EPA provides preliminary test results for toxic material release in Madison Heights

Lansing MI (12/27/2019) – Preliminary test results of soil and water on and near the site of Electro-Plating Services in Madison Heights affirm no risk to drinking water intakes in Lake St. Clair, but high levels of multiple contaminants in the soil and groundwater surrounding the facility. Full data from the testing will be available after a quality control review is complete next week.

Late next week the U.S. Environmental Protection Agency (EPA) will begin dozens of soil borings as part of an initial site characterization to help determine the extent and levels of contamination.

Electro-Plating Services is responsible for contaminated liquid that migrated offsite onto the Interstate 696 freeway shoulder last week. It prompted a multi-agency response, including the Michigan Department of Environment, Great Lakes, and Energy (EGLE), to contain the liquid.

Test of water in the storm sewers near the site showed levels of hexavalent chromium at 0.14 milligrams per liter (mg/L). The standard for drinking water is 0.10 mg/L. The storm sewer eventually enters Lake St. Clair miles away. At that point, concentrations would be well below detectable levels although still a significant concern for incremental accumulation in the ecosystem.

The tests, conducted by the EPA, also showed high levels of contaminants in the groundwater between the building and the I-696 service drive, including chromium, trichloroethylene (TCE) and cyanide – all chemicals previously used in the Electro-Plating facility.
Soil tests on the highway embankment where the green liquid appeared on the shoulder showed hexavalent chromium, multiple heavy metals and other contaminants at levels below the threshold for direct human contact.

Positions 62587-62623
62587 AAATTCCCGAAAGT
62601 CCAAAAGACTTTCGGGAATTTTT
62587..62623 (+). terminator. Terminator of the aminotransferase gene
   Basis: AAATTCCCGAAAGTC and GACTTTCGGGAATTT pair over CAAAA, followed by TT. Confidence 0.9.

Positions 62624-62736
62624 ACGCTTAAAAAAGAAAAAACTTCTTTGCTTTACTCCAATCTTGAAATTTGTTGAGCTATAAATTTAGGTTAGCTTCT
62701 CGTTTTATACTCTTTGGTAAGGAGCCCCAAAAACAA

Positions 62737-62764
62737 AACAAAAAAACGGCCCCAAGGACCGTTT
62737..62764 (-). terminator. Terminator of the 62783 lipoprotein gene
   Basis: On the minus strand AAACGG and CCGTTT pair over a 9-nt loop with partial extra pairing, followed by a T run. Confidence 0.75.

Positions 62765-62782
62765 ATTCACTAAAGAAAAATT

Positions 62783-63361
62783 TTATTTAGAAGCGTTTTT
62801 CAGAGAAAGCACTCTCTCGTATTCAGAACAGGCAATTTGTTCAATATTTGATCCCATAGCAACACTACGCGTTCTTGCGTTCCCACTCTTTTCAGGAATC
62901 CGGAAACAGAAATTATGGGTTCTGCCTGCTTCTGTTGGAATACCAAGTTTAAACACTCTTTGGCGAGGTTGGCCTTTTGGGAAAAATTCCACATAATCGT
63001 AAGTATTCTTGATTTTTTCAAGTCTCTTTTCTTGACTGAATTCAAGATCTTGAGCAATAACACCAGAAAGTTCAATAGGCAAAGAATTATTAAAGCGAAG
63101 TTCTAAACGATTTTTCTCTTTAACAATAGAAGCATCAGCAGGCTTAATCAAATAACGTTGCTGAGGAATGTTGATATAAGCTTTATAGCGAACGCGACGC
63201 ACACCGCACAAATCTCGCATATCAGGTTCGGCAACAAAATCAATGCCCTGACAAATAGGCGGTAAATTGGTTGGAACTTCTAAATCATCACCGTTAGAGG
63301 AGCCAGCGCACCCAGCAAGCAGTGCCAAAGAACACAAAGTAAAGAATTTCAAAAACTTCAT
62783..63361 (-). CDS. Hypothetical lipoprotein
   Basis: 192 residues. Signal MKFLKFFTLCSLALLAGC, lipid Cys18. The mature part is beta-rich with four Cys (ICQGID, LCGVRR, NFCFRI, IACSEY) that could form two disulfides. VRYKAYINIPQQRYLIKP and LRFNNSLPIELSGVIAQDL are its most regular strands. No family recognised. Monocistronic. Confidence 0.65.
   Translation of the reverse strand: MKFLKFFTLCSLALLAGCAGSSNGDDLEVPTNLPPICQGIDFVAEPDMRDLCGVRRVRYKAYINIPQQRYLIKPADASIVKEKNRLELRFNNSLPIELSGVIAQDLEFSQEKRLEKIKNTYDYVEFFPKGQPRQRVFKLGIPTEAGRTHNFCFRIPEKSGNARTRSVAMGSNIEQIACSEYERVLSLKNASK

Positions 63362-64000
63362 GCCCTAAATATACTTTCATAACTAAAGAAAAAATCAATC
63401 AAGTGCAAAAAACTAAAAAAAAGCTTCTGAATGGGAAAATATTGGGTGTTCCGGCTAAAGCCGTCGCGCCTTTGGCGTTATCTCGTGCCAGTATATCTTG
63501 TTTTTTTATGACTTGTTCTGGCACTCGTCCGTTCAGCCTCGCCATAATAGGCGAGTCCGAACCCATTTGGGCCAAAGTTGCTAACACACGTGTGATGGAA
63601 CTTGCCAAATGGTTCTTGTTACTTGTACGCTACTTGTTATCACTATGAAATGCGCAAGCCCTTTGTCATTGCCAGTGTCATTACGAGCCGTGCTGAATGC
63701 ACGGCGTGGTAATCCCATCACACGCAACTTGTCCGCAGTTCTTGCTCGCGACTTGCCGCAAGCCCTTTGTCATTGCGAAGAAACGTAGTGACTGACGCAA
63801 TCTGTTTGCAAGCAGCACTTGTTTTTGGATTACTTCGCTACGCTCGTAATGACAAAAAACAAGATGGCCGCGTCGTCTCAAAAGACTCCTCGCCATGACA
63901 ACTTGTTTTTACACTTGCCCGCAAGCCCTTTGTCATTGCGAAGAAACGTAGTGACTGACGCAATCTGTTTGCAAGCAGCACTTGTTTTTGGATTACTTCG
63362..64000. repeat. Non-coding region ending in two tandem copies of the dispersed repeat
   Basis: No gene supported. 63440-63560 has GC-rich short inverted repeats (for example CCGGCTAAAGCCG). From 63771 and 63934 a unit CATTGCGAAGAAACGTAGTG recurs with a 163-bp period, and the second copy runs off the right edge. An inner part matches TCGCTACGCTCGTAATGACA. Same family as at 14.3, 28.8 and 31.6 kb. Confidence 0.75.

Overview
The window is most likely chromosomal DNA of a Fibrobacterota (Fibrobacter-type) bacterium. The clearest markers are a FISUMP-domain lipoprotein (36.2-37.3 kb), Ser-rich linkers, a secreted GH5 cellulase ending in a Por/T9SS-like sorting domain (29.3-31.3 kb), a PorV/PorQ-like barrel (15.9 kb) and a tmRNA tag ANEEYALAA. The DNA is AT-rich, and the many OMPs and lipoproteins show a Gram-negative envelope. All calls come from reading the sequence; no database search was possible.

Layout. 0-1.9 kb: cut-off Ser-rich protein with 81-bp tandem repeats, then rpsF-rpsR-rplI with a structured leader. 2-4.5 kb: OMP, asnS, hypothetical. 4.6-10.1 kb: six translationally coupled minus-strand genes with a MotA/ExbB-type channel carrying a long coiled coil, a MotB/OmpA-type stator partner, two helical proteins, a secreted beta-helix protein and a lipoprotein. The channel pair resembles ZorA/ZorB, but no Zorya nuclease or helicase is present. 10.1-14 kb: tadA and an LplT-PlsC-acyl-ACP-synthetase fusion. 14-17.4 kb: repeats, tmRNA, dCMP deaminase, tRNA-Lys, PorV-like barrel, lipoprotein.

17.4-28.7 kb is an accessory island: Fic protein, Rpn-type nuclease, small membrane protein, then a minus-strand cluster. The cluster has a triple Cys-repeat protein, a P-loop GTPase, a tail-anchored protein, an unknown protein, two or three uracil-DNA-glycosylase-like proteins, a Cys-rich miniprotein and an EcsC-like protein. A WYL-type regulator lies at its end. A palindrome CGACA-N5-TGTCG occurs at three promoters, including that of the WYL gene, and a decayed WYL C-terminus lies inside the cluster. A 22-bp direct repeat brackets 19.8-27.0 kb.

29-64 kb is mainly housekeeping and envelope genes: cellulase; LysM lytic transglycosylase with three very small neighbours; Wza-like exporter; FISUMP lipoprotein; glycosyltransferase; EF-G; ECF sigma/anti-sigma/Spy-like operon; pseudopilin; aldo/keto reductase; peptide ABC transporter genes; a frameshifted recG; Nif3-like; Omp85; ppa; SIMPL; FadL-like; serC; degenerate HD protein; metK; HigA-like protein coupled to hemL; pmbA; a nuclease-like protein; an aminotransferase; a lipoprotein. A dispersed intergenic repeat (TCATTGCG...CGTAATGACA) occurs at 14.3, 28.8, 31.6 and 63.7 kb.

Regulators continue to work on the site daily during the holiday weeks, including the following activities:

Daily vacuuming of nearby catch basins.
Maintenance and inspection of sump pumps collecting contaminated water from both inside the facility and on the highway embankment.
Daily monitoring of air in the building using hand-held monitors.
Preparing for the impact of rain and freezing weather.
State, federal and local agencies responding to the incident include: EGLE, Michigan Department of Transportation (MDOT), Michigan Department of Health and Human Services (MDHHS), Michigan State Police (MSP), the EPA, Oakland County Emergency Management, Macomb County and the city of Madison Heights.

To report environmental emergencies, contact the Pollution Emergency Alerting System hotline 1-800-292-4706. EGLE will post updates at Electroplating Services / I-696 Incident.

Background: EPS was issued a Cease and Desist order from EGLE (then the Department of Environmental Quality) in December 2016 due to extreme mismanagement of hazardous waste that posed an immediate and substantial threat to the community. Throughout 2017, the EPA conducted a cleanup of the site, removing the hazardous chemicals and pumping contaminated liquid from an earthen pit in the basement of the facility. This clean-up addressed the immediate hazards on the site but was not intended to address all environmental impacts. In November 2019, EPS owner Gary Sayers was convicted of operating an unlicensed hazardous waste storage facility, sentenced to one year in federal prison, and ordered to repay the EPA $1.5 million for clean-up costs.

Contacts: Jill A. Greenberg, EGLE Public Information Officer, GreenbergJ@Michigan.gov, 517-897-4965; EGLE Media Office, EGLE-Assist@Michigan.gov, 517-284-9278

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